A larger proportion of patients with gout had a therapeutic response at six months when treated with methotrexate and pegloticase than with pegloticase alone, according to results from the multi-center, open-label MIRROR (methotrexate to increase response rates in patients with uncontrolled gout receiving KRYSTEXXA) study, recently published in the Journal of Rheumatology.1
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The MIRROR study included 14 patients with uncontrolled gout who received 15 mg weekly of oral methotrexate and 1 mg daily of folic acid starting four weeks before and continuing throughout the pegloticase treatment course.
Gout affects approximately 9.2 million people in the U.S. Initial treatments with oral urate-lowering therapies are often ineffective, according to the study researchers. Some patients cannot tolerate or do not respond to these types of medications, leaving serum uric acid (sUA) levels at 6 mg/dL or higher and with continued urate deposition. Patients with persistently elevated sUA frequently have a lower quality of life and more disability.
In these patients with uncontrolled gout, pegloticase given by intravenous infusion every two weeks provides a final treatment option.
Although pegloticase is effective at lowering sUA by converting uric acid to allantoin, previous studies have shown that only 42% of patients can maintain an sUA below 6.0 mg/dL at six months of therapy. Twenty-six percent of patients also experience infusion-related reactions, thought to be due to the development of anti-drug antibodies, which also hasten pegloticase clearance and reduce efficacy.2,3 This has led some physicians to prescribe pegloticase along with immunomodulators, including methotrexate, azathioprine, leflunomide, mycophenolate and cyclosporine A, to help prevent the development of anti-drug antibodies and to lengthen the time period during which pegloticase is effective.
Studies focused on pegloticase with immunomodulators have had differing doses, routes and schedules, making it difficult to determine firm clinical recommendations. However, multiple case series have shown significant improvement with a regimen of methotrexate and pegloticase. Methotrexate and pegloticase responders were 100% in two series and 80% in another, all higher than the 42% rate seen with pegloticase alone in the previously published clinical trials, according to the MIRROR researchers.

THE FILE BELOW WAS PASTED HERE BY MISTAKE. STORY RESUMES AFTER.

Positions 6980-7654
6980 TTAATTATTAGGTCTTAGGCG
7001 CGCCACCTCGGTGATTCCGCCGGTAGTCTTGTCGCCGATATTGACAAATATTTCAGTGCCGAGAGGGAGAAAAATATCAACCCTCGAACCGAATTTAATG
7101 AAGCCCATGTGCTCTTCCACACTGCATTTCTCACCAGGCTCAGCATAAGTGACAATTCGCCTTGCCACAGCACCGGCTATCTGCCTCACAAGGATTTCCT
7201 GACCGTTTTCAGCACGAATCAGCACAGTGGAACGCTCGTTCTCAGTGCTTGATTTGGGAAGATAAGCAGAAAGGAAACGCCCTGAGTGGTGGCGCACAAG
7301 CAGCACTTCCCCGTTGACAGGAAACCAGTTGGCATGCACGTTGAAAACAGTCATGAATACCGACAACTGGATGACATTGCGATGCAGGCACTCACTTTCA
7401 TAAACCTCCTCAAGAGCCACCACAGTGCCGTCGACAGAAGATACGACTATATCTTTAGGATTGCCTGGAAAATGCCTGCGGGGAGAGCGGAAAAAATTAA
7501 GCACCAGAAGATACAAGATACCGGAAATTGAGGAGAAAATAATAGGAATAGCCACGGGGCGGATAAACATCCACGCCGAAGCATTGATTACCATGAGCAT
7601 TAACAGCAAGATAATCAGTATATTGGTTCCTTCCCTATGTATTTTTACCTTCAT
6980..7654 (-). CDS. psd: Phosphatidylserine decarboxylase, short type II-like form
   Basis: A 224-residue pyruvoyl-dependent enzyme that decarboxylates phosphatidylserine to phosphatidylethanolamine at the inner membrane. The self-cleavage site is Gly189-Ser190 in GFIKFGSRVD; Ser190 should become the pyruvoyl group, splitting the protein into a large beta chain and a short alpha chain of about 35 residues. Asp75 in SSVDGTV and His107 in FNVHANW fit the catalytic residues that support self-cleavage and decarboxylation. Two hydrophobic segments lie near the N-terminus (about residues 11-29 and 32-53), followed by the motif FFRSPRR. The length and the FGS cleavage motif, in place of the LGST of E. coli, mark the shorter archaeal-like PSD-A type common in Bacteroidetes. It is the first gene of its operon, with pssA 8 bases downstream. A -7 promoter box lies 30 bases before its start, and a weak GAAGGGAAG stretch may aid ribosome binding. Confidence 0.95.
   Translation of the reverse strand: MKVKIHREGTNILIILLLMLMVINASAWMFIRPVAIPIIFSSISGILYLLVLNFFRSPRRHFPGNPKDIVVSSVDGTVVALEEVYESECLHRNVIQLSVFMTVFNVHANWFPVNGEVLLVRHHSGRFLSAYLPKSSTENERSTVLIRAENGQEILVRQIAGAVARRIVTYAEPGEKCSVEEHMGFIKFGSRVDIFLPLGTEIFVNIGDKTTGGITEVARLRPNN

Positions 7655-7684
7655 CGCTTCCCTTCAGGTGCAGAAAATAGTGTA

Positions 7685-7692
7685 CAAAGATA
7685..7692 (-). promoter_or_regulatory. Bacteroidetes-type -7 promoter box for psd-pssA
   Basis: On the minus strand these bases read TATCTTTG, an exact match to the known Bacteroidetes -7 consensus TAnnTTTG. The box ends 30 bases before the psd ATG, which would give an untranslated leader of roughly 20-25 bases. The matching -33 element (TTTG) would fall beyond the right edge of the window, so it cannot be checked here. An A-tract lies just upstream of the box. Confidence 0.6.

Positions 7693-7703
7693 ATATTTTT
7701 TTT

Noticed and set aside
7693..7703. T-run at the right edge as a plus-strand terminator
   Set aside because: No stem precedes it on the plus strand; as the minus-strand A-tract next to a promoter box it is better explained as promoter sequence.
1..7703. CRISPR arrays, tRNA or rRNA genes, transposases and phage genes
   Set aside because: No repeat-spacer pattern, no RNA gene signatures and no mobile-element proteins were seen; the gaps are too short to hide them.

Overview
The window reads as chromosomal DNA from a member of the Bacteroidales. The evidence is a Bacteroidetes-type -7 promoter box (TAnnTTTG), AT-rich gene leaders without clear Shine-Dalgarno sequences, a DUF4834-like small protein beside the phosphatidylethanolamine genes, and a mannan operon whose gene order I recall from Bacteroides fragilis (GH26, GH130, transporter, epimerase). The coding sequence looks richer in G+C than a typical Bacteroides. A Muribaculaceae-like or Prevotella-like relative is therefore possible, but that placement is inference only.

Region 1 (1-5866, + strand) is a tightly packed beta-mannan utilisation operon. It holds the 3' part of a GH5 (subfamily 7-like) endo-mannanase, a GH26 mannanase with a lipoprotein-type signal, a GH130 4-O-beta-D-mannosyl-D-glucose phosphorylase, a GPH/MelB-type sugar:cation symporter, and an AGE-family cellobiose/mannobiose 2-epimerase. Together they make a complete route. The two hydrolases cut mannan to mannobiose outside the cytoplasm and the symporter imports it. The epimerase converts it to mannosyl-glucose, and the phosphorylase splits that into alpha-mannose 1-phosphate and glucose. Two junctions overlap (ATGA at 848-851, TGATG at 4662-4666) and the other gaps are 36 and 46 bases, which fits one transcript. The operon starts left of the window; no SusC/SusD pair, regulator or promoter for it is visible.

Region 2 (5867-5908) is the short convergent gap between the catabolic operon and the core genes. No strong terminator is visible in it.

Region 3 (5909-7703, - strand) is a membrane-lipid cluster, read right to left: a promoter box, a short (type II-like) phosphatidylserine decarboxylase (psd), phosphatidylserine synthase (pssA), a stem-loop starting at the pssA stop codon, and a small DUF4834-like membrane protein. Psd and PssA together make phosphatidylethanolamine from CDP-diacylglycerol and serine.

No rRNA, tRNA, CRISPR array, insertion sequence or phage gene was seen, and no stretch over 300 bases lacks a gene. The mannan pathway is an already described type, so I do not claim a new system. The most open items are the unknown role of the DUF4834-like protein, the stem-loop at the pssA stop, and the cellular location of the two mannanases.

The current study focused on the efficacy and safety of pegloticase and methotrexate used for uncontrolled gout, defined as an sUA of 6 mg/dL or higher before the study began and one or more of the following: an inability to maintain sUA of less than 6 mg/dL on other therapies, intolerance to their current urate-lowering therapy or the existence of functionally limiting tophaceous deposits.
Note: Horizon Therapeutics, the maker of pegloticase, supported the study.
The study took place at six sites across the U.S. and included men and women between 18 and 65 years old. For four weeks before the study began, which was considered the run-in period, patients received 15 mg per week of oral methotrexate and 1 mg daily of folic acid. To determine the methotrexate dosage, study researchers used previous evidence that recommended a dose of 10 to 15 mg per week. During the treatment period, patients received oral methotrexate weekly, folic acid daily and 8 mg of intravenous pegloticase every two weeks.
One week before the study’s official start, patients began a gout flare prophylaxis regimen that included colchicine and/or non-steroidal anti-inflammatory drugs and/or low-dose prednisone (i.e., less than 10 mg/day). Patients continued the flare prophylaxis for most of the six-month period. They also received a standard infusion reaction prophylaxis of oral fexofenadine, acetaminophen and intravenous glucocorticoids.
The researchers used a pegloticase uric acid monitoring protocol to minimize the occurrence of infusion reactions.
All patients received pegloticase and methotrexate through the end of the treatment period, for up to 52 weeks, with follow-
up visits occurring every two weeks. Follow-up visits included adverse event assessment, concomitant medication update, blood and urine sample collection, and a physical exam.
The primary outcome was the proportion of responders—patients who achieved an sUA of less than 6 mg/dL for more than 80% of the time at six months.